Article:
The Supreme Court on Monday issued a unanimous 9-0 ruling that affects biologic drug patents and allows generic versions of the biologic drugs to reach the market sooner.
Biologic drugs are developed from living cells, which makes the treatments costly to develop and makes it impossible for generic drugmakers to manufacture exact replicas. However, generic drugmakers can develop comparable, and often less-costly, versions of the drugs, called biosimilars, which are close enough to biologics to function in the same manner.
FDA in 2015 approved Zarxio, a drug developed by Novartis' Sandoz, as the first biosimilar medication for sale in the United States. The drug was approved for the same uses as Amgen's Neupogen.
In the case, Amgen argued that Sandoz had violated the Biologics Price Competition and Innovation Act (BPCIA) by beginning to sell Zarxio within six months after receiving FDA approval for the biosimilar.
Amgen claimed that the law, which was established under the Affordable Care Act (ACA), required biosimilar drugmakers to inform biologic drugmakers of their intent to begin selling a biosimilar drug six months before they do so, and that, under the law, biosimilar drugmakers could not provide their notifications of intent until they received FDA approval to sell their drugs.
Further, Amgen claimed that BPCIA required both biologic and biosimilar drugmakers to exchange proprietary information about their drugs. Amgen said the information sharing is necessary to allow biologic drugmakers to determine whether they should file lawsuits regarding potential patent infringements before the biosimilars are sold. Relatedly, Amgen argued that the six month-notification period is necessary to allow biologic drugmakers time to review potential patent infringements before biosimilars enter the market.
The case was complicated by the fact that both companies had asked the Supreme Court to overturn earlier rulings that they considered unfavorable. The U.S. Court of Appeals for the Federal Circuit in 2015 had ruled that biosimilar drugmakers must receive FDA approval before they can send notice to biologic drugmakers that they intend to begin selling a biosimilar drug. Sandoz disagreed with that ruling and appealed it to the Supreme Court. The U.S. government also disagreed with that ruling, and argued in support of Sandoz before the high court.
The U.S. Court of Appeals for the Federal Circuit in 2015 also had ruled that the proprietary information-sharing process included in BPCIA is voluntary, meaning biosimilar drugmakers are not legally obligated to share proprietary information for their biosimilar with makers of the drugs' corresponding biologics. Amgen disagreed with that ruling and appealed it to the Supreme Court. The U.S. government, however, agreed with the lower court's ruling on proprietary information-sharing, and argued against Amgen before the high court.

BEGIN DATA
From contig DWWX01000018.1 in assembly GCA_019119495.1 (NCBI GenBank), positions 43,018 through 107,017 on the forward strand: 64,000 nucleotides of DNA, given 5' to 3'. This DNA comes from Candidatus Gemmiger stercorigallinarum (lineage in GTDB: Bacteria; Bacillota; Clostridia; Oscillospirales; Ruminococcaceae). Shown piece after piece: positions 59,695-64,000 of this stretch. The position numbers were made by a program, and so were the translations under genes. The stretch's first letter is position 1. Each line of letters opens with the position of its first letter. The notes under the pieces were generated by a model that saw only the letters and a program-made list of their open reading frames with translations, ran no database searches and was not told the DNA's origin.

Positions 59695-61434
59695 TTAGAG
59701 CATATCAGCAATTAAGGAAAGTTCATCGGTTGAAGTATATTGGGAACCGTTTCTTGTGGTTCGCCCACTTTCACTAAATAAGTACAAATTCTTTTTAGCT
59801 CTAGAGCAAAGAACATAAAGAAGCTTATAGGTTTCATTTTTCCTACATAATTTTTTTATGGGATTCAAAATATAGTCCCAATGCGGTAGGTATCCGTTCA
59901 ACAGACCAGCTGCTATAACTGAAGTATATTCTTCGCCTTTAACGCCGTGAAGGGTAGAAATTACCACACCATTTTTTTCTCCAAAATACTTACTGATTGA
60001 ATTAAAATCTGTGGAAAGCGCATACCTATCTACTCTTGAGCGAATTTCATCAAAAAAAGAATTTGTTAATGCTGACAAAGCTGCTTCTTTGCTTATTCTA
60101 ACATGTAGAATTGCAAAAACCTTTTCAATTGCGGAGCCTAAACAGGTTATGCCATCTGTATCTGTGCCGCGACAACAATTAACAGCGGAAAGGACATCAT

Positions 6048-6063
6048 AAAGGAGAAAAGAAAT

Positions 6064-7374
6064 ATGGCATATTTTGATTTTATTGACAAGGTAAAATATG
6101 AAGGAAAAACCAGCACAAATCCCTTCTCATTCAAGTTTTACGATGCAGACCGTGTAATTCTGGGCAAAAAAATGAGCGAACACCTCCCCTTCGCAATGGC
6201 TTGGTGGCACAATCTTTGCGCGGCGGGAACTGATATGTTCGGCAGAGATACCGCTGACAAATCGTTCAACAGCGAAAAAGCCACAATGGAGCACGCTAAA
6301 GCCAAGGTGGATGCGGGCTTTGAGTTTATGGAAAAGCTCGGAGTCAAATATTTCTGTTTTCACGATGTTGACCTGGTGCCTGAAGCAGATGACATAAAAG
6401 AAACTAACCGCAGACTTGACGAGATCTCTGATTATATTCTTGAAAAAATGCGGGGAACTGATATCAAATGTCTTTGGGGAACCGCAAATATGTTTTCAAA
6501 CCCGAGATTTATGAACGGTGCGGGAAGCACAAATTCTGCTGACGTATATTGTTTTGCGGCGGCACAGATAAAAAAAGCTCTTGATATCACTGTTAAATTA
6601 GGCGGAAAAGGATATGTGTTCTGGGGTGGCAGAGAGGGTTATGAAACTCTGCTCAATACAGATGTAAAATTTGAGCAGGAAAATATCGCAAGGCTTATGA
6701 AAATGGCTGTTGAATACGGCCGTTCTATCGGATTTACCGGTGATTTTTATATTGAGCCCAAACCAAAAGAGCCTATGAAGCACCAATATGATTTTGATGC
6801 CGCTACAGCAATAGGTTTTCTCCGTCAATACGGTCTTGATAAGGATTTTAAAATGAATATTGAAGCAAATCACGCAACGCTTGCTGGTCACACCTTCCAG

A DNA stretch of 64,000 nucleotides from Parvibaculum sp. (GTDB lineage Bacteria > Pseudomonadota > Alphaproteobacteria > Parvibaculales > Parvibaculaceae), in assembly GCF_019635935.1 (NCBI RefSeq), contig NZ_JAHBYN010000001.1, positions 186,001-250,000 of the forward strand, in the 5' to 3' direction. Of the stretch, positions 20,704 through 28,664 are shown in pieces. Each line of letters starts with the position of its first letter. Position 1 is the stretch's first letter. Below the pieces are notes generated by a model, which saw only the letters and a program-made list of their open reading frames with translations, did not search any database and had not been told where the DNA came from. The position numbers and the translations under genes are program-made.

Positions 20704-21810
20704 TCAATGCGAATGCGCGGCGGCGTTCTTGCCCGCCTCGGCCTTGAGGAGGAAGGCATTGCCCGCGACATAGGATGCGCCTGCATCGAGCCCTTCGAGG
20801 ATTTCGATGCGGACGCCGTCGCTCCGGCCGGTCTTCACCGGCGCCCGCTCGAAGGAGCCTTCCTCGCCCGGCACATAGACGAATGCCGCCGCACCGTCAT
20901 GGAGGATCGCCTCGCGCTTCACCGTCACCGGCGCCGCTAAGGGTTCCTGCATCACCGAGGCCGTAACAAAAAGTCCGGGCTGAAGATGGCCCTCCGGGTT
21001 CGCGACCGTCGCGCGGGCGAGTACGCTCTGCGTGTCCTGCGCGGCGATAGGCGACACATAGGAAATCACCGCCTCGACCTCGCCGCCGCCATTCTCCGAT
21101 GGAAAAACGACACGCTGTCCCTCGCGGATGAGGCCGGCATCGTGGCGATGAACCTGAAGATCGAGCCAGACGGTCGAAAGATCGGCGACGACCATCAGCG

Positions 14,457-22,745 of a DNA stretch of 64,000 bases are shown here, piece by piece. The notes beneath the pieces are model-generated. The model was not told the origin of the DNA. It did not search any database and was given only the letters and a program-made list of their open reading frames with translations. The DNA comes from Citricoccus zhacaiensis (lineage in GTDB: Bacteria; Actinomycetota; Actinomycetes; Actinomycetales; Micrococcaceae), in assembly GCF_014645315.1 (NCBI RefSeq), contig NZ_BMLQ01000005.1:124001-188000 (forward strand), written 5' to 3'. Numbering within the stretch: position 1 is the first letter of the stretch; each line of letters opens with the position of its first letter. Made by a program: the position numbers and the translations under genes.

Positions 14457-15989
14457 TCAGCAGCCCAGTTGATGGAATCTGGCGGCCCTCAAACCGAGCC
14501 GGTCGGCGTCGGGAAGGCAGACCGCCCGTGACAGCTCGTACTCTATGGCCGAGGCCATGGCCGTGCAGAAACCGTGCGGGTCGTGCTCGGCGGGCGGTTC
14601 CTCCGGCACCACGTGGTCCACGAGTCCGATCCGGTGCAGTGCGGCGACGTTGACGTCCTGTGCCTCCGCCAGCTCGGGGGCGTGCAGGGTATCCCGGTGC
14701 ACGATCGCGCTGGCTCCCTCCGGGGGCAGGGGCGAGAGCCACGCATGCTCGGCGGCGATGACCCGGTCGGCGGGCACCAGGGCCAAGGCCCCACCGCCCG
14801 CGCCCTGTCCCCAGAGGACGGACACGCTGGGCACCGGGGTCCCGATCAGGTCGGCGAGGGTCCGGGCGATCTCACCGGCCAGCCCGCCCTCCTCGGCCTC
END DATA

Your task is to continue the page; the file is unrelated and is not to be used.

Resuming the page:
The Supreme Court reversed the lower court's ruling that biosimilar drugmakers must first receive FDA approval before they can send notice to biologic drugmakers that they intend to begin selling a biosimilar drug.
In addition, the high court ruled that federal law does not require biosimilar drugmakers to provide proprietary information on their products to brand-name drugmakers. However, the Supreme Court ordered the lower federal circuit court to determine whether state law requires such information-sharing. Justice Clarence Thomas in the ruling wrote that the Court based its decision on BPCIA's "plain language," and not on arguments regarding how the law should be interpreted. Thomas wrote that Amgen's arguments were both "unpersuasive" and unable to overcome the law's clear meaning.
The ruling has major implications for the drug industry and consumers because it means biosimilars, which typically cost less than their biologic counterparts, could reach the market sooner, Reuters reports.
Stakeholders expressed mixed reaction to the ruling.
Novartis in a statement applauded the Court's decision, saying the ruling "will help expedite patient access to life-enhancing treatments."
The Pharmaceutical Care Management Association in a statement said, "The Supreme Court's ruling on biosimilars will help create more competition among costly biologic medications, which is the key to reducing overall prescription drug costs for consumers, employers, government programs, and others."
Payers in the health care system, such as pharmaceutical benefit managers and insurers, also welcomed the ruling, saying the decision could allow biosimilars to be introduced in the market faster and ultimately result in savings.
But Amgen spokesperson Kelley Davenport in a statement said the company was disappointment with the decision and "will continue to seek to enforce [its] intellectual property against those parties that infringe upon [its] rights."
Courtenay Brinckerhoff, a partner at Foley & Lardner, said allowing lower courts to determine whether state laws require biosimilar drugmakers to share their proprietary information could hurt brand-name drugmakers. "It could be that no matter what the state law says, the federal law is so comprehensive that it precludes any additional state law remedies," she said (Chung, Reuters, 6/12; Siddons, CQ News, 6/12 [subscription required]; Weixel, The Hill, 6/12; AP/Modern Healthcare, 6/12).
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